US Senate's 'nuclear option' triggers fierce debate

Senate Majority Leader Harry Reid talks to the press on November 19.

For the first time since 1975, the US Senate has made a major change to the rules by which it will vote on nominations to executive and lower-level judicial positions. Instead of a two-thirds majority, the Senate will only require a simple majority vote to approve a nominee.

It is a move that has been talked about and threatened for years, as political nominees from both parties have seen their job ambitions thwarted by an unco-operative minority in the Senate.

Initial reaction on both sides of the political divide is one of surprise:

"What is happening now is a rare change to the Senate rules, the consequences of which for the Senate, this president, the presidency and the future remain very uncertain," writes Talking Points Memo's David Kurtz.

"The Senate can start functioning again," writes Joan McCarter for the liberal Daily Kos. "At least on nominations."

She goes on to write: "This will likely just further enrage Republicans, making them even more obnoxious and obstructionist."

So, is there conservative rage? Yes.

"For Harry Reid and President Obama, this is not about a couple of circuit court judges; this is an attempt to remake America to reflect their unworkable and unpopular progressive vision," said Michael Needham, head of Heritage Action.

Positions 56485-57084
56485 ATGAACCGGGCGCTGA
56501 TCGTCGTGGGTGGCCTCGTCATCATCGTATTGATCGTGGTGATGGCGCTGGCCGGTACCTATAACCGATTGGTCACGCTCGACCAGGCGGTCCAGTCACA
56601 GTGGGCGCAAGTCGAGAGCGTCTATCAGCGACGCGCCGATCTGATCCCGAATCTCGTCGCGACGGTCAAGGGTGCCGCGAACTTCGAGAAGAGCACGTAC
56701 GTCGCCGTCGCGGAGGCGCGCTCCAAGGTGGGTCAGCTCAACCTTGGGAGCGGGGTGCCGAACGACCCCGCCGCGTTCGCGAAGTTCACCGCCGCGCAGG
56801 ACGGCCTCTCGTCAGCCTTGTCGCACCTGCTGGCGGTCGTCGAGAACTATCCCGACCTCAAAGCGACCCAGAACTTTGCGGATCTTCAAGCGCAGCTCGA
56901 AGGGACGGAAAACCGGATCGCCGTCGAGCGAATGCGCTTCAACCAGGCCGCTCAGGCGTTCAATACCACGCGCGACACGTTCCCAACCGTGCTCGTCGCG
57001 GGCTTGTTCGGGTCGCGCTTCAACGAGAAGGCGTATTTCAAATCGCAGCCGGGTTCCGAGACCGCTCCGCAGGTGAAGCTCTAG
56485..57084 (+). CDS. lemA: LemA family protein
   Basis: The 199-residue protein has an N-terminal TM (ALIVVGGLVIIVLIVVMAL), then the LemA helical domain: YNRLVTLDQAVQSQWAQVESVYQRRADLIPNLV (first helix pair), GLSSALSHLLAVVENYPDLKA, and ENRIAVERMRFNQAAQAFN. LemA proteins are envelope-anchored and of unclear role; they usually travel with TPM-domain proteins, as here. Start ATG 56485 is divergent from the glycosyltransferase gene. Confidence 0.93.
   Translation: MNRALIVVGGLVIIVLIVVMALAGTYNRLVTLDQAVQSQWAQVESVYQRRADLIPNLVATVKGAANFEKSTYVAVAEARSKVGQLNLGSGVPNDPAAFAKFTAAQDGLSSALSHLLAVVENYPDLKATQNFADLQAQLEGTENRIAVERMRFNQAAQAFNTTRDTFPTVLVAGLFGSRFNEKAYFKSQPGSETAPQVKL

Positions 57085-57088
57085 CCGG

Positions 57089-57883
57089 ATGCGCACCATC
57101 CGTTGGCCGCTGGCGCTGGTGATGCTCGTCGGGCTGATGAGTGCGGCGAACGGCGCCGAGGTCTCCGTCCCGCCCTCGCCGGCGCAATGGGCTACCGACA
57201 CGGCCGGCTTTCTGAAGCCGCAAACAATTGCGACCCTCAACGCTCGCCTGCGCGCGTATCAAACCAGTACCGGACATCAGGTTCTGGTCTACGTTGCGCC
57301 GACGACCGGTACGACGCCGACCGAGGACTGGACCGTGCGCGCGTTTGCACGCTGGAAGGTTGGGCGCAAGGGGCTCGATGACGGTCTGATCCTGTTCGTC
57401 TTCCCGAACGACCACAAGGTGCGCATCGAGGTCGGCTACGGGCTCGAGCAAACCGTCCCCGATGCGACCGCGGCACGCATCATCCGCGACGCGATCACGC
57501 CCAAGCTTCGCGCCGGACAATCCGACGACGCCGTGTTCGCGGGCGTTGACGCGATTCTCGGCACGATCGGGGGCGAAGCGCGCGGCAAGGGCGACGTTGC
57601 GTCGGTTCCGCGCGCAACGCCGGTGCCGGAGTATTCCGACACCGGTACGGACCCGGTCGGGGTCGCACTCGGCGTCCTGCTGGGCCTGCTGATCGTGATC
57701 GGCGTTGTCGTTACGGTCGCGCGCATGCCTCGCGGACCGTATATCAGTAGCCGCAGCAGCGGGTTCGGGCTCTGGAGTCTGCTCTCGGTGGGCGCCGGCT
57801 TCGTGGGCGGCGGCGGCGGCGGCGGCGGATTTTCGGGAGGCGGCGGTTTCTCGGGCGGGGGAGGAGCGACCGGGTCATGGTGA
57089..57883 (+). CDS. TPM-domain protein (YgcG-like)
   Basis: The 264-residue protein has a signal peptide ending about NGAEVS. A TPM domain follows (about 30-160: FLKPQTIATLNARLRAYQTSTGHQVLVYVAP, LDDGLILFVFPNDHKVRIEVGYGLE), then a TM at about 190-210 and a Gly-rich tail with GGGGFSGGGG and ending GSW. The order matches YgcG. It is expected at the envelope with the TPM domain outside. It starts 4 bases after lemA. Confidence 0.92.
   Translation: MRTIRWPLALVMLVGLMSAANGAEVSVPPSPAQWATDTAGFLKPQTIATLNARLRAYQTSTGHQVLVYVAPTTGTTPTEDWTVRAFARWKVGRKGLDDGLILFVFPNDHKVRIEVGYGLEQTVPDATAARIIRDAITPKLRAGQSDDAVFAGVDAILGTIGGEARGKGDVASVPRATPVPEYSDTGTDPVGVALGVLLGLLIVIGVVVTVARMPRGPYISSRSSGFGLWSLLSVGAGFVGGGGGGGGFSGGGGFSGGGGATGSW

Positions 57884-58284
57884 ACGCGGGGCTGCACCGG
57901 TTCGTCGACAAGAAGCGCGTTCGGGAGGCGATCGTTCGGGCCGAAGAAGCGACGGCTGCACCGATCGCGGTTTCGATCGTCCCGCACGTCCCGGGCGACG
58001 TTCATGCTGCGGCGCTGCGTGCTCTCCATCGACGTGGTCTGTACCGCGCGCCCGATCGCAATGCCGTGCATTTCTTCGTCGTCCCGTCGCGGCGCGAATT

"If Reid and his colleagues continue down this path, they will set a precedent that fundamentally alters the role of the minority in American politics."

And obstructionism? The Ace of Spades HQ blog lays it out:

"This is going to result in all-out partisan warfare in the Senate," DrewM writes. "Democrats complain filibusters slow the Senate down but requiring a vote on everything and not agreeing to any unanimous consent requests will grind it to a halt."

Paul Waldman of the American Prospect argues that all Democrats did today was beat Republicans to the punch: "You can make an argument that Democrats should have taken the high road and not changed the filibuster rule today. But if you think Republicans wouldn't have changed the rule to benefit themselves at the first chance they got - no matter what Democrats did - then you haven't been paying attention."

Jennifer Rubin, a blogger for the Washington Post, writes about what she sees as President Obama and the Democrats' real motive behind this move: "The president is now desperate to hold onto his base, so socking it to the GOP is more important than ever, as is even a temporary distraction from the Obamacare fiasco."

She is, however, philosophical about the move:

My suggestion to Republicans is to move on and, unfortunately, return the "favor" when they are in power. Republicans are not blameless in this. First, you have to win elections both at the presidential level and in the Senate. The people screaming the loudest on the right are also those who have backed some of the worst, most self-destructive candidates out there. So, start picking candidates wisely and winning elections. And second, the filibuster threat was arguably meant to be used sparingly. (The "extraordinary circumstances" standard was the agreed upon test in 2005.) In the case of a string of nominees to the critical D.C. Circuit. Republicans filibustered because they asserted there was no need for the judges and Obama was in essence packing that court. Had they used more discretion, making an individualized judgment on each nominee, it might not have come to this.